THEY DESCENDED ON LAST SUMMER’S TORY convention with a fury and spread out across the Ottawa Civic Centre like a crack battalion of Keystone Cops. It was the crowd from the nation’s music station, MuchMusic; newcomers to the political scene, a bunch of partiers in their 20s and 30s with no pretensions and a lot of energy. A motley crew, all hair and flash. But they weren’t alone. Another gang roamed the floor, hunting pundits, delegates, and politicians, trying desperately to make its presence felt. It was the crowd from the nation’s youth station, YTV; newcomers, too, in their eatly to mid-20s, with a lot of pretension and an irritating perkiness. Blow-dried, clean-cut, and wrinkle-free.

The rockers versus the mods, they met on the convention floor and battled it out with ENG gear, remote links and journalistic intent. Guess what? The rockers won. Let’s face it. Last June’s Tory convention was a bore-the event and the coverage. Oozing from the TV screens tuned to CBC, CTV, and Global, the longwinded analysis (courtesy of Tory stalwarts Pat Carney and Barbara McDougall, pollster Allan Gregg, and former Brian Mulroney advisor Hugh Segal) was fatuous, self-congratulatory and agenda-driven. Globe and Mail media critic Rick Salutin called the coverage “a day-long TV ad for politics as usual.” No wonder political apathy is so high and the esteem of the media is so low. Coverage like this creates an exclusionary atmosphere, surrounding politics like a suffocating layer of shrink-wrap. MuchMusic and YTV News were there to puncture it.

MuchMusic didn’t even have a regular news show when it decided to crash the convention. The occasional politician had dropped by its studio for a chat in between music videos, and earlier in the spring veejay Erica Ehm had filed reports from Jean Chretien’s campaign bus, but there was no forum for daily or even weekly current events coverage. YTV was a little more experienced, having produced the weekly YTV News, an earnest and upbeat half hour co-production with CTV, since February 1993. The convention gave these newcomers a wide-open playing field kind of like an exhibition game. It wasn’t breaking news, so there weren’t any serious deadlines, and it wasn’t critical news, since the outcome was pretty much a foregone conclusion. It was purely an exercise. If they wanted, they could blow it apart like Rolling Stone reporter Hunter S. Thompson did on the U.S. presidential campaign trail in 1972. They could interpret the posturing and politicking on radical new terms; their own. Well, MuchMusic took up the challenge. YTV News shrank from it.

MUCHMUSIC ZEROED RIGHT IN ON THE puffery of the Tory convention and gave its viewers an irreverent, behind-the-facade look at the event and its coverage. There was analysis of convention food (“Who pays for the sandwiches?”), an interpretation of convention-floor position jockeying (“It’s like colour war at summer camp!”), an incisive grilling of politicians (“Yo, Brian! Wha’s up?!”), and revealing investigative journalism (“There’s this [media] booth-envy thing happening. Let’s go compare some booths, shall we ?”). It couldn’t help but appeal to MuchMusic’s audience, 18- to 34-year-olds who like music, pop culture, and entertainment, and have a healthy disregard for the status quo. But media critics were almost unanimously positive too. An enthusiastic Hester Riches of The Vancouver Sun wrote: “MuchMusic’s unpolished and irreverent coverage (Take Me to Your Leader, they called it) was the most watchable.” Globe and Mail TV critic John Haslett Cuff says, “The fact that I watched it more than I watched any other coverage tells you something. They provided a credible alternative to the pompous, boring bullshit on the other networks.”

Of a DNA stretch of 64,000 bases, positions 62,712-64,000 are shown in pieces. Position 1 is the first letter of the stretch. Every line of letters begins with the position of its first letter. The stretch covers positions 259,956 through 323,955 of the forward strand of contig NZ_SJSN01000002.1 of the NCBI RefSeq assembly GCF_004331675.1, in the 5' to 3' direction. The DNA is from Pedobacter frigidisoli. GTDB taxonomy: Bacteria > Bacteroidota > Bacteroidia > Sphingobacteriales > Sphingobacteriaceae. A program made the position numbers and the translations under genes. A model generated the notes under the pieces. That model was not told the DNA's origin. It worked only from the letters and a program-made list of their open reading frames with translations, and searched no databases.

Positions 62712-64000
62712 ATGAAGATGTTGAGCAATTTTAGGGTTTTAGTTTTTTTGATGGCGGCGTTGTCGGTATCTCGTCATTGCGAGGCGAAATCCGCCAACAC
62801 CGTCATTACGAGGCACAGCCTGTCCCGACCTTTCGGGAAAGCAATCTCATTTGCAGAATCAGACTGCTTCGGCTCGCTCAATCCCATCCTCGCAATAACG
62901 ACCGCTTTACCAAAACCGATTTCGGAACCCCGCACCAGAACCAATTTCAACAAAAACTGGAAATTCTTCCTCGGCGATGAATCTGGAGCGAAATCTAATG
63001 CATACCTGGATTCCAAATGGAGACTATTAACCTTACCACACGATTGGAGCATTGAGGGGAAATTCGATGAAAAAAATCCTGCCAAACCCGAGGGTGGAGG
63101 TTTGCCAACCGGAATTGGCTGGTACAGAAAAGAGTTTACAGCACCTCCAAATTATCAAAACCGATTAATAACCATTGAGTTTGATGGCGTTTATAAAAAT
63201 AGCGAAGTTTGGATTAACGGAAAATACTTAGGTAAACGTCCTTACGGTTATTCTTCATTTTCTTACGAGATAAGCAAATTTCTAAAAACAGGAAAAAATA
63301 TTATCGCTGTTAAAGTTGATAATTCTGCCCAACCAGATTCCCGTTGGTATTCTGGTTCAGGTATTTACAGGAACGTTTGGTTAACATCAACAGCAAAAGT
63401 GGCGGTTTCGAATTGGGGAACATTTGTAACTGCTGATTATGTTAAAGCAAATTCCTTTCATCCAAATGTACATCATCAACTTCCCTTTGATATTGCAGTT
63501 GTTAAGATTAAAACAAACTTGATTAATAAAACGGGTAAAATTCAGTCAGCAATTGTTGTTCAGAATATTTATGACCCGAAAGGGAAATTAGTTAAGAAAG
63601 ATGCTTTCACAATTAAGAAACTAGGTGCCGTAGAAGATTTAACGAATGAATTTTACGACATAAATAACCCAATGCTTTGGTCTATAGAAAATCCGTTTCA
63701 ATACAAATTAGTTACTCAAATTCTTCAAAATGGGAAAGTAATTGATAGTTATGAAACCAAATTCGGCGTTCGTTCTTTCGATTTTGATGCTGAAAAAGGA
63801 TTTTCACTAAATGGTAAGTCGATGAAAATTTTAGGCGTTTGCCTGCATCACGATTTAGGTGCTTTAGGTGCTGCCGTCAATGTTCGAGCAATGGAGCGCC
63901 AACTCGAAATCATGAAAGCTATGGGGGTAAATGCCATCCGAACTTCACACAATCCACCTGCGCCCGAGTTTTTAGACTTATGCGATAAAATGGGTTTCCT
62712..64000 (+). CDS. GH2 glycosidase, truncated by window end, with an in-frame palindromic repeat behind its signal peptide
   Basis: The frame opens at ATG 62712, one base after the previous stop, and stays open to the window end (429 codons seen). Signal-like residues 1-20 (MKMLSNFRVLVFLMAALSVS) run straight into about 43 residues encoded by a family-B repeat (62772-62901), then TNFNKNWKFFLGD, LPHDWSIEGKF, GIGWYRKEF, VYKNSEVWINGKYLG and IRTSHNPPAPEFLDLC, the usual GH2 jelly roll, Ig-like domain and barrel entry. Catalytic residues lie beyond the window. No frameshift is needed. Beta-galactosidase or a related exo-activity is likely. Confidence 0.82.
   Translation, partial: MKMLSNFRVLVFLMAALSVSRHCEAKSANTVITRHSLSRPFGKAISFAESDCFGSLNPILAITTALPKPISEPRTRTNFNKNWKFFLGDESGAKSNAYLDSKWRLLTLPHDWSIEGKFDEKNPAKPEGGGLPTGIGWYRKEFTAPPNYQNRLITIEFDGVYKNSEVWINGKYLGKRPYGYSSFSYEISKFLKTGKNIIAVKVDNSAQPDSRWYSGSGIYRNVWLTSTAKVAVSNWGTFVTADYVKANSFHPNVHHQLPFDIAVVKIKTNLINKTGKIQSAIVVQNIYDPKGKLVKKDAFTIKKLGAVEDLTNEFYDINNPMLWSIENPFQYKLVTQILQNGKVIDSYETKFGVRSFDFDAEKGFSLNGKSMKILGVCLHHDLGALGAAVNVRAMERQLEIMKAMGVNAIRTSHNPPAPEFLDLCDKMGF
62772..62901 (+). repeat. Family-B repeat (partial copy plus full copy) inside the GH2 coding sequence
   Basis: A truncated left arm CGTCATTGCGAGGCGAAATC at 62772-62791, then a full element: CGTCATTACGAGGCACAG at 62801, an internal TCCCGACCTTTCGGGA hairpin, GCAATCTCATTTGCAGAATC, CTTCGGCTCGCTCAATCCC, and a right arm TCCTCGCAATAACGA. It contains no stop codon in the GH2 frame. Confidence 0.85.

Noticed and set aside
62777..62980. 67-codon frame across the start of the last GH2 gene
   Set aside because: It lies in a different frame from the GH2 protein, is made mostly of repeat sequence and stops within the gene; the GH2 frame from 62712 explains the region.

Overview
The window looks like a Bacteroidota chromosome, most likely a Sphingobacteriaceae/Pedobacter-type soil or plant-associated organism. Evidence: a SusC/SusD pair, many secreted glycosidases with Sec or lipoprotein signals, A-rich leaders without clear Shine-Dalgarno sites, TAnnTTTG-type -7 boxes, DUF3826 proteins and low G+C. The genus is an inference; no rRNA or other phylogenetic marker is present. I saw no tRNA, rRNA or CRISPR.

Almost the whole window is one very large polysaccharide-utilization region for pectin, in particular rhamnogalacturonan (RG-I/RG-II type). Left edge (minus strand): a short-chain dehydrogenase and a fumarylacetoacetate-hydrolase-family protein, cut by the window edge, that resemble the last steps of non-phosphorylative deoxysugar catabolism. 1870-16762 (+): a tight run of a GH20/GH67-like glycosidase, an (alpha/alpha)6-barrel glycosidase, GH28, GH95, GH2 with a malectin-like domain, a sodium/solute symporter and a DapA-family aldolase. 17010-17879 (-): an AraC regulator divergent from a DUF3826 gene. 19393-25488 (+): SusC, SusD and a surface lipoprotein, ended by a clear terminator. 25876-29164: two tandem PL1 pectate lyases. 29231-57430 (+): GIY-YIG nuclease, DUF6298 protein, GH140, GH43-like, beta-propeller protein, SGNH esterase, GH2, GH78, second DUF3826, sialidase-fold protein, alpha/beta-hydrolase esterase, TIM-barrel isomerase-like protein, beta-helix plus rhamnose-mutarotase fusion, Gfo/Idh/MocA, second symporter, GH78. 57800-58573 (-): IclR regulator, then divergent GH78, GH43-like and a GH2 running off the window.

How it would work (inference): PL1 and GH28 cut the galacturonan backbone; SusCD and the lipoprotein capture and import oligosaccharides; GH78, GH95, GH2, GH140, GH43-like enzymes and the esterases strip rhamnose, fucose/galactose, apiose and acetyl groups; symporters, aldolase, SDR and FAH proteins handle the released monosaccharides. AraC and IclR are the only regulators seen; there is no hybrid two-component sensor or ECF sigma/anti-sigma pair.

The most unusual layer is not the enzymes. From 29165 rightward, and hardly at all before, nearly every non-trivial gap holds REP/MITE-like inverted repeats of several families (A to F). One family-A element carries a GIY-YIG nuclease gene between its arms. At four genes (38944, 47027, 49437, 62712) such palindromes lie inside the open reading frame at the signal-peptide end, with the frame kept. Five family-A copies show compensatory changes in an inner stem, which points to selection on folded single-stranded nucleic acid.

Including YTV. YTVNews wasn’t as frivolous…or insightful…or watchable as MuchMusic. Attempting to relate to and enlighten 12- to 17 -year-olds, YTV News provided interviews with youth delegates, analysis of political jargon, and panel discussions with teenagers and journalism students, all chaired by two clean-cut hosts in their 20s. Attempts made to be hip and entertaining-an astrologer spot and reports on convention food and fashions-were weak and self-conscious. The booth talk with young politicos came across like Prime Time News Jr .-would be cronies trying to impress each other with I’m-more-politically-aware-than-you-are talk (just like on the real TV stations!). Despite a huge CTV editorial and technical crew, the product was profoundly amateurish. As Toronto Star media writer Antonia Zerbisias bluntly states, “It was dull.”

Over the last year, both MuchMusic and YTV News have been trying, in their own vastly different ways, to bring a news shy young audience into the fold. So far, one thing is clear: when MuchMusic chooses to do news, it makes ¥TV News look like a puppet show. And today’s media-savvy youth don’t like puppets. Unfortunately, politics and news coverage are occupying less and less airtime at MuchMusic, and less and less brain time at YTV. Too bad. YTV should get hip or get out of it, and MuchMusic should keep on rockin’ the boat.